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Home sales dip, while Midwest prices jump 7.2 percent from last year

by Timothy Inklebarger

Home sales were up 3.9 percent from a year ago nationwide in September but still took a 2.2 percent dip from August, according to the National Association of Realtors. The 2.2 percent decline put the seasonally adjusted annual rate at 5.38 million – a 20 million increase from September 2018.

Source: National Association of Realtors’ Existing-Home Sales Report

The decline in existing-home sales – that includes single-family homes, townhouses, condos and co-ops – was felt in all four regions, but the Midwest took the biggest hit. Sales in the Midwest dropped to an annual rate of 1.27 million for the month, which is nearly equal to August 2018.

NAR Chief Economist Lawrence Yun said that despite historically low mortgage rates, sales have been sluggish in part because of the low level of new housing options. “We must continue to beat the drum for more inventory,” he said in a press release. “Home prices are rising too rapidly because of the housing shortage, and this lack of inventory is preventing home sales growth potential.”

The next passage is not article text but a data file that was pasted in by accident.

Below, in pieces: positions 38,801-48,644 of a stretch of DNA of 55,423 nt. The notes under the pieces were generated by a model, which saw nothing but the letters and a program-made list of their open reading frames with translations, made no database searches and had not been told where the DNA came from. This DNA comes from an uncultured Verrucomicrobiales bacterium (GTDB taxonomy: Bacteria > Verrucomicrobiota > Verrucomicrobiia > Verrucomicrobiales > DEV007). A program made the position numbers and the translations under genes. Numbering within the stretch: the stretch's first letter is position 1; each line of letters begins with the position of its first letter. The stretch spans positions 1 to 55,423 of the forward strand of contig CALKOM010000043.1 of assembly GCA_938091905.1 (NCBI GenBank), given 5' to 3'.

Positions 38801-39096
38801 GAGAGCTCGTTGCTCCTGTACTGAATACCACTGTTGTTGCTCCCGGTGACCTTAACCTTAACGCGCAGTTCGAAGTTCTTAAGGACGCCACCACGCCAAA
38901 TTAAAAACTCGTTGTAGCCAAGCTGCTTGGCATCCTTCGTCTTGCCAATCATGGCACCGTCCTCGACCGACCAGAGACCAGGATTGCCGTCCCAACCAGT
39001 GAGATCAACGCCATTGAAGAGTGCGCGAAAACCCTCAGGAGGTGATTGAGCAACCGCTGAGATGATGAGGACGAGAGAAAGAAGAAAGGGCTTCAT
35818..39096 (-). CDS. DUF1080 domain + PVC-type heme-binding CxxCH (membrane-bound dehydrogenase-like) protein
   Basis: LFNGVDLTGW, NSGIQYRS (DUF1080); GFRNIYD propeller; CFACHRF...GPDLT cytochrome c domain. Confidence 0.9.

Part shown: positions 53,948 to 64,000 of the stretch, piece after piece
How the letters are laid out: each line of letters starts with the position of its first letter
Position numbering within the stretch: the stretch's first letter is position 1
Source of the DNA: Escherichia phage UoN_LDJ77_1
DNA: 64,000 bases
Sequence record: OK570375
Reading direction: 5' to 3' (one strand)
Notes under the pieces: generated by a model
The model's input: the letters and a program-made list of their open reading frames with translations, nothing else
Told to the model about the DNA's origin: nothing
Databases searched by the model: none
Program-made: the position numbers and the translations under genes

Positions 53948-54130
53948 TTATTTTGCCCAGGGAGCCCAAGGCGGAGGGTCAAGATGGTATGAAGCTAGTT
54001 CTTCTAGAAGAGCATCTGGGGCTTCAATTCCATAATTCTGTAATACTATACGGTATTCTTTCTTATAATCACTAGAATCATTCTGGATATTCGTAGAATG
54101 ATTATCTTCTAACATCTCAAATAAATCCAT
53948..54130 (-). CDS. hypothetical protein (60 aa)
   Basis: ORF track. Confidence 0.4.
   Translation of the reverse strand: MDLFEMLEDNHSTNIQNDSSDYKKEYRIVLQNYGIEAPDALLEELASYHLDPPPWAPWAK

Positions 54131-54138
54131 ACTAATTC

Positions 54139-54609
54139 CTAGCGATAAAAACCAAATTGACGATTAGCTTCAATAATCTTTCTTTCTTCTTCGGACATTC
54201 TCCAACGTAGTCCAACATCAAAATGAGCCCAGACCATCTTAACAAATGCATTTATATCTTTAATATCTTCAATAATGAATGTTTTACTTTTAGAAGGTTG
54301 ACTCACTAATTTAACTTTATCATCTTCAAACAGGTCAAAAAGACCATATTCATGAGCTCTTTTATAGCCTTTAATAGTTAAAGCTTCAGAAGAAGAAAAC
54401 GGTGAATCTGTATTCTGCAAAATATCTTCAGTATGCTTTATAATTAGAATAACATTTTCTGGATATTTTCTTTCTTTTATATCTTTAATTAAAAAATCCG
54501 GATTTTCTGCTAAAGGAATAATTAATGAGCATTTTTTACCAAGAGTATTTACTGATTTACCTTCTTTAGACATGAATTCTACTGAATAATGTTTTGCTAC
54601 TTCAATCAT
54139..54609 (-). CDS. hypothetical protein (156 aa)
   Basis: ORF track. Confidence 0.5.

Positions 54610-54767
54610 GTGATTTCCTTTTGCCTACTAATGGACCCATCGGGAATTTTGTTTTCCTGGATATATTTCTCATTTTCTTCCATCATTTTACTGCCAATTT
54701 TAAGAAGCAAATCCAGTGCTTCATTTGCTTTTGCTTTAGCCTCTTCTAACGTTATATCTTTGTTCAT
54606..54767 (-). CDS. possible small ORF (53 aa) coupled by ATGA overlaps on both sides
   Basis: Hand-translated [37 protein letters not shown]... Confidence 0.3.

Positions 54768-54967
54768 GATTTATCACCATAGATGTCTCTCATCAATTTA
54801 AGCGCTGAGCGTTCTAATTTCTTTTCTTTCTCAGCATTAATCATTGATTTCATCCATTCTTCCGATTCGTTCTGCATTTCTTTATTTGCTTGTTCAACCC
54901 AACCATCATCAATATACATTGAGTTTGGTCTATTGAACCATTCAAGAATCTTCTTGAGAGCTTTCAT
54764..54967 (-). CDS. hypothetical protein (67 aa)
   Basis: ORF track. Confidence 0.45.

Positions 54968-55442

Median existing-home prices also were up for the month of September, according to NAR, increasing 5.9 percent to $272,100 from a year earlier. The rising values in September put the year-over-year gains into its 91st consecutive month. In the Midwest, the median price jumped 7.2 percent to $213,500 from a year ago.

Housing inventory nationwide was 1.83 million at the end of September – that’s about flat from a month earlier but a 2.7 percent decrease from the 1.88 million reported a year ago. Properties typically stayed on the market for 32 days in September, an increase of one day from August and even from a year prior.

First-time homebuyers represented 33 percent of the sales in September, up two percentage points from August and one percentage point from September 2018. “For families on the sidelines thinking about buying a home, current rates are making the climate extremely favorable in markets across the country,” NAR president John Smaby said. “These traditionally low rates make it that much easier to qualify for a mortgage, and they also open up various housing selections to buyers everywhere.”

Foreclosures and short sales remained flat at 2 percent in September from the previous month and down from 3 percent in September 2018.

The average commitment rate for a 30-year, conventional, fixed-rate mortgage dropped to 3.61 percent in September, down from 4.54 percent in all of 2018. That bodes well for buyers, according to Yun. “Mortgage rates under 4 percent are amazingly attractive for homebuyers,” he said. “The rise in foot traffic as evidenced by the open rates of SentriLock key boxes shows growing buyer interest.”

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